System: Playstation 2 (also on Xbox)
Genre: Survival Horror
Release Date: March 4, 2002
When the scariest video games of all time are discussed, it never takes long for Tecmo’s Fatal Frame series to get brought up. This is a series that thrives on its haunting atmosphere, with mostly helpless protagonists faced against an endless onslaught of ghosts and general creepiness.
The original Fatal Frame takes place in an abandoned Japanese mansion. You play as Miku Hinasaki, a young woman who ventures to the mansion to look for her older brother, Mafuyu, who has been missing for two weeks. When she arrives, she realizes that the place is actually haunted, as old folklore stated, and she starts to uncover startling secrets about the family who once inhabited the home. Tales of gruesome murder and torture are unearthed, and now the mansion is crawling with ghosts. Seriously, they are EVERYWHERE, often appearing in places you would not expect.
The only way that Miku can combat the ghosts is by using the Camera Obscura, an antique camera that possesses the ability to damage and capture spirits. When an attacking ghost appears, Miku must keep it within the camera’s shot while waiting as long as possible before taking the picture, as this will maximize the damage. Of course, this is easier said than done since this means Miku will be face to face with disturbing ghosts that are moaning and trying violently to grab her and cause harm. It’s pretty damn crazy.
The camera can be upgraded over time, but the enemies grow stronger as well. Throughout the entire campaign, there is a vast feeling of uneasiness. Fatal Frame excels at keeping you on edge, as you never know what to expect. Ghosts randomly spawn all throughout the mansion, even as you backtrack through previously explored areas. Sometimes they will pop out when you open a door, other times they will just randomly appear behind you. The tension can be almost unbearable at times.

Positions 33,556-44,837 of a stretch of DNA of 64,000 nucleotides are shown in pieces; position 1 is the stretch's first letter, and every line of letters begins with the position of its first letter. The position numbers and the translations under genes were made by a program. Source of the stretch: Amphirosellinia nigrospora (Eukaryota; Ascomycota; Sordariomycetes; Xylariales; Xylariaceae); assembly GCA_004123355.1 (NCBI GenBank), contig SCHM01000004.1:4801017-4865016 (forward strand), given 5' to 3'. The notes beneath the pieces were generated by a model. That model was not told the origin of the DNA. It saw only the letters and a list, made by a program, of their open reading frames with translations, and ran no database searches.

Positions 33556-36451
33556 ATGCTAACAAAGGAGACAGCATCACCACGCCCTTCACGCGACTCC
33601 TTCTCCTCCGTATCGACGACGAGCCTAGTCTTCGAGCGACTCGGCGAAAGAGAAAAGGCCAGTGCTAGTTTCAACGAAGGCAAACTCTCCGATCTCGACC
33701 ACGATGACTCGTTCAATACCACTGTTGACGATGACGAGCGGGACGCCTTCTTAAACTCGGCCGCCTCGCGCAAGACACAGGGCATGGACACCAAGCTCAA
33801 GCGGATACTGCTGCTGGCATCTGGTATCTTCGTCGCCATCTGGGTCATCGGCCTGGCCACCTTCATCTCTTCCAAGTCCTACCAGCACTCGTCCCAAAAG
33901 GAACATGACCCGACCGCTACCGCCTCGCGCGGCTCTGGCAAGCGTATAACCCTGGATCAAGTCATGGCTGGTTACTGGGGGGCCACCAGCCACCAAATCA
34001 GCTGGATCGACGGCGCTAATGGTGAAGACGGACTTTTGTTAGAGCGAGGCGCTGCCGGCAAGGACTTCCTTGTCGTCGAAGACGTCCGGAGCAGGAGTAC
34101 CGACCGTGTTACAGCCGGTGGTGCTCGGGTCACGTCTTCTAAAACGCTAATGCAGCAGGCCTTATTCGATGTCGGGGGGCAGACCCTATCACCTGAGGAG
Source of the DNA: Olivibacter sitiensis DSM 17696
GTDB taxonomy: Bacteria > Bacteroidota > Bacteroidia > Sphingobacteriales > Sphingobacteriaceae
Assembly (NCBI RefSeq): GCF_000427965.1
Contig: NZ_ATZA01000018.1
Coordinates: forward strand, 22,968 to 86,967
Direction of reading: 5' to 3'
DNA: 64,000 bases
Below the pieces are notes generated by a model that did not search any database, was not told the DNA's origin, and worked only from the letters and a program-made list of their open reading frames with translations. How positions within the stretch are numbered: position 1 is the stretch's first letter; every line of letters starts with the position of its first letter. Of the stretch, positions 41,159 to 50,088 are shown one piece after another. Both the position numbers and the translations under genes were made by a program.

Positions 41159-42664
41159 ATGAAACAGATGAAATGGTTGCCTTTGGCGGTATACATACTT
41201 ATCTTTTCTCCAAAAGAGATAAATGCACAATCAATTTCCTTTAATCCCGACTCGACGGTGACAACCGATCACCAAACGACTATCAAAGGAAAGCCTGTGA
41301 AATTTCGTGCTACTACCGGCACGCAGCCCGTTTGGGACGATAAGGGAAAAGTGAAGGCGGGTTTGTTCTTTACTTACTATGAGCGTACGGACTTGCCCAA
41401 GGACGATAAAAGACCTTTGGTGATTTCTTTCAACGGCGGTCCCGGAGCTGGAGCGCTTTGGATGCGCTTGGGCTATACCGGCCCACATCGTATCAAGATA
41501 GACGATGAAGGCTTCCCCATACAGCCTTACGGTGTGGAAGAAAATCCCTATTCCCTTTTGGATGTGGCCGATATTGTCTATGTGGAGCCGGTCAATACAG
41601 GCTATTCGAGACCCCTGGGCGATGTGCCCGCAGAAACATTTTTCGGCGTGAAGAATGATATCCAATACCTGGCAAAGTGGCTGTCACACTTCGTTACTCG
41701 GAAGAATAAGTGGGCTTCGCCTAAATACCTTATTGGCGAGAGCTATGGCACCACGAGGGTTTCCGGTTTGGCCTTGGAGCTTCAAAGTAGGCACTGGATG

Unfortunately, as the ghosts grow stronger and become more plentiful, the game’s difficulty spikes drastically. By the time I reached the last chapter, I was ill-suited to deal with the powerful spirits that just so happened to be in damn near every room and hallway. Perhaps I had been using medical herbs and high-powered film too liberally in the first half of the game, but I had a hell of a time making my way through the last chapter. Exploring the house in each chapter usually reaps dividends in the form of bonus items, but it’s hard to actually get to these when there are hellacious ghosts around every corner. I felt the game could have been more balanced overall, as this was a major inconvenience for me.
The game’s controls also take some getting used to. They are in the vein of Resident Evil’s old school survival horror, and the game uses fixed camera angles set up in each area. This can cause moments of disorientation when the camera abruptly switches to a different angle. Once I got the hang of it, this didn’t bother me, but I can see how it would be an issue for some.
Problems aside, Fatal Frame is still a damn good horror game that is more than worthy of its “scariest game ever” label. This is a game that deserves to be played in the dark with the sound turned way up. Try not to wet yourself when the music slowly builds up while you hear ghosts moaning in the walls. You know there’s a ghost (or two, or three) lingering around, but you have no idea where. This is the essence of Fatal Frame.